In June 2011, the National Labor Relations Board issued a notice of proposed rule-making to amend the rules governing elections to determine whether a group of employees will become represented by a labor union. Among other things, the new rules would drastically shorten the time period for employers to respond to a union’s petition for election with information to counter the union’s propaganda and help employees make an informed decision. Under rules in place for decades, employers typically have six weeks or more to “campaign” in opposition to the union. Under the proposed new rules, that response time would be reduced to as little as seven days.

The Board held a public hearing on the proposed rules in July, and the period for public comment and response ended in September. Issuance of a final rule is expected before the end of the year. While unions await the new rules with eager anticipation, employers should take steps now to prepare themselves for “snap” elections. Among other things, employers should:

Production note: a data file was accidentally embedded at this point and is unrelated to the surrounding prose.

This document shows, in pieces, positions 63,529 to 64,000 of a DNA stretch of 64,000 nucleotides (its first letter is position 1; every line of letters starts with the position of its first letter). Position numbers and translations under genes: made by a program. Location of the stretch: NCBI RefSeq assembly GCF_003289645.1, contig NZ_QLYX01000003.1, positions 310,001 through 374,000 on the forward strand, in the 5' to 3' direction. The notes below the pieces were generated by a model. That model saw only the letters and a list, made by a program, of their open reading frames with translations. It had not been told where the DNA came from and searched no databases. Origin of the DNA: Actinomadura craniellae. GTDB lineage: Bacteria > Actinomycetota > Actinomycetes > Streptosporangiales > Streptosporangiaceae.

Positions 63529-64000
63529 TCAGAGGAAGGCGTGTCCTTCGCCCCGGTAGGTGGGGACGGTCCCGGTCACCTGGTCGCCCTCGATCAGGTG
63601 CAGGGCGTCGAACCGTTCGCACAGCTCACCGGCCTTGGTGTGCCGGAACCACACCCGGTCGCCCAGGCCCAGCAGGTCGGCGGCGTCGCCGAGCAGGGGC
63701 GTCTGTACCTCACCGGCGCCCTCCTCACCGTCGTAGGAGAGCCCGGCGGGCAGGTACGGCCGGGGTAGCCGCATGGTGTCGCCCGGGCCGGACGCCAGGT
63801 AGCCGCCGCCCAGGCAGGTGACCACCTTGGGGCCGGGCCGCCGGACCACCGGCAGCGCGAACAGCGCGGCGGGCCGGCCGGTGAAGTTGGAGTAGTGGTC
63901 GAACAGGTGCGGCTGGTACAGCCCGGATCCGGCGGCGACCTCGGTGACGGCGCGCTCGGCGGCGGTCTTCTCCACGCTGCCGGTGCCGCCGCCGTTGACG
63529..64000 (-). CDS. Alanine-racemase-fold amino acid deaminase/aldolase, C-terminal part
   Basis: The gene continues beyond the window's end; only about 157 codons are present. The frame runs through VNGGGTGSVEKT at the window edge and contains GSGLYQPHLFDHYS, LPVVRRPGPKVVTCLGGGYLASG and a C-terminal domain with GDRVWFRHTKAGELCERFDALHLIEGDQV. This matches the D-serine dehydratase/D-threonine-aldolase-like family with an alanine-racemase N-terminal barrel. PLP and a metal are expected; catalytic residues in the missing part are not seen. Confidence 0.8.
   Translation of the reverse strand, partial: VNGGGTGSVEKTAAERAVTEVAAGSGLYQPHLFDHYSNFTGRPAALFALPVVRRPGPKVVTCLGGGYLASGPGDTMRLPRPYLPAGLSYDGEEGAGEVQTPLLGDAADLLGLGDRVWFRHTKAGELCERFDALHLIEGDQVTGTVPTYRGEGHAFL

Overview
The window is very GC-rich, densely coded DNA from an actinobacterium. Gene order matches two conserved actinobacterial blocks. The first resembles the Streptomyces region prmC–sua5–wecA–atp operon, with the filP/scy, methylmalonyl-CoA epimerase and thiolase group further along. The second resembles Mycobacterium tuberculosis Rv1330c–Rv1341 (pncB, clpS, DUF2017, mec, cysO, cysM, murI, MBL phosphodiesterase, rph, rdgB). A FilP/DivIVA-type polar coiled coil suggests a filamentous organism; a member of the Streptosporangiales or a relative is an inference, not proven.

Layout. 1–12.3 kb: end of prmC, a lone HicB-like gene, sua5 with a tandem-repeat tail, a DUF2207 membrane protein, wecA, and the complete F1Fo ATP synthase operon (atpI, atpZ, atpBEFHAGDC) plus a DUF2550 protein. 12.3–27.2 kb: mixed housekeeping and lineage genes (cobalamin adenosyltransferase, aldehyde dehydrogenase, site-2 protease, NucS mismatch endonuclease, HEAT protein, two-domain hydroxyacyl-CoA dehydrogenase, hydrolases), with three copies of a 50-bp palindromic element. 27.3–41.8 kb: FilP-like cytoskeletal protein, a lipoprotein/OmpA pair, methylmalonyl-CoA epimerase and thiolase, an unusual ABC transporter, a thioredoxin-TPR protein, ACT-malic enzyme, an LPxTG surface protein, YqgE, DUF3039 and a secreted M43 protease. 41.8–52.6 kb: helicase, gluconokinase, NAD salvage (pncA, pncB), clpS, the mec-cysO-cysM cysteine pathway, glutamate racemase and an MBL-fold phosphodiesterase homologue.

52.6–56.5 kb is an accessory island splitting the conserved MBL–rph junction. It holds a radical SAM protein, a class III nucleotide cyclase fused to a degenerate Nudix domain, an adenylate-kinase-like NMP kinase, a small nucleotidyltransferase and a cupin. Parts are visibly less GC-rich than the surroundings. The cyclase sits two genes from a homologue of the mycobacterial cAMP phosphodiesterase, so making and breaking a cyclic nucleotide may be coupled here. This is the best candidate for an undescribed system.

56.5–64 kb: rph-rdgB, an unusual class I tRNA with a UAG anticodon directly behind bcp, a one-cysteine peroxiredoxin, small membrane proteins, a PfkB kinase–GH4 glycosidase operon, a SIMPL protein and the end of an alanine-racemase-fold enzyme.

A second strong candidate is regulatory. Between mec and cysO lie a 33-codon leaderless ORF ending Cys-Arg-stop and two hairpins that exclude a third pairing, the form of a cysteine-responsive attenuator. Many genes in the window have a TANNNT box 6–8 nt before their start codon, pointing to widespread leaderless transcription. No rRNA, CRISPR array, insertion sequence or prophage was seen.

• Adopt and enforce lawful and appropriate policies regarding third-party solicitations, employee solicitations, distribution of literature, and off-duty employees;
  • Implement and consistently follow a practice of regular “feedback sesions” with employees, to learn what issues most concern them, so that such a practice may lawfully continue during a union organizing campaign;
  • Educate supervisors and managers about the union organizing process, including how it works, the warning signs to spot, and the strict and often confusing list of “do’s” and “don’ts” during a unionizing campaign.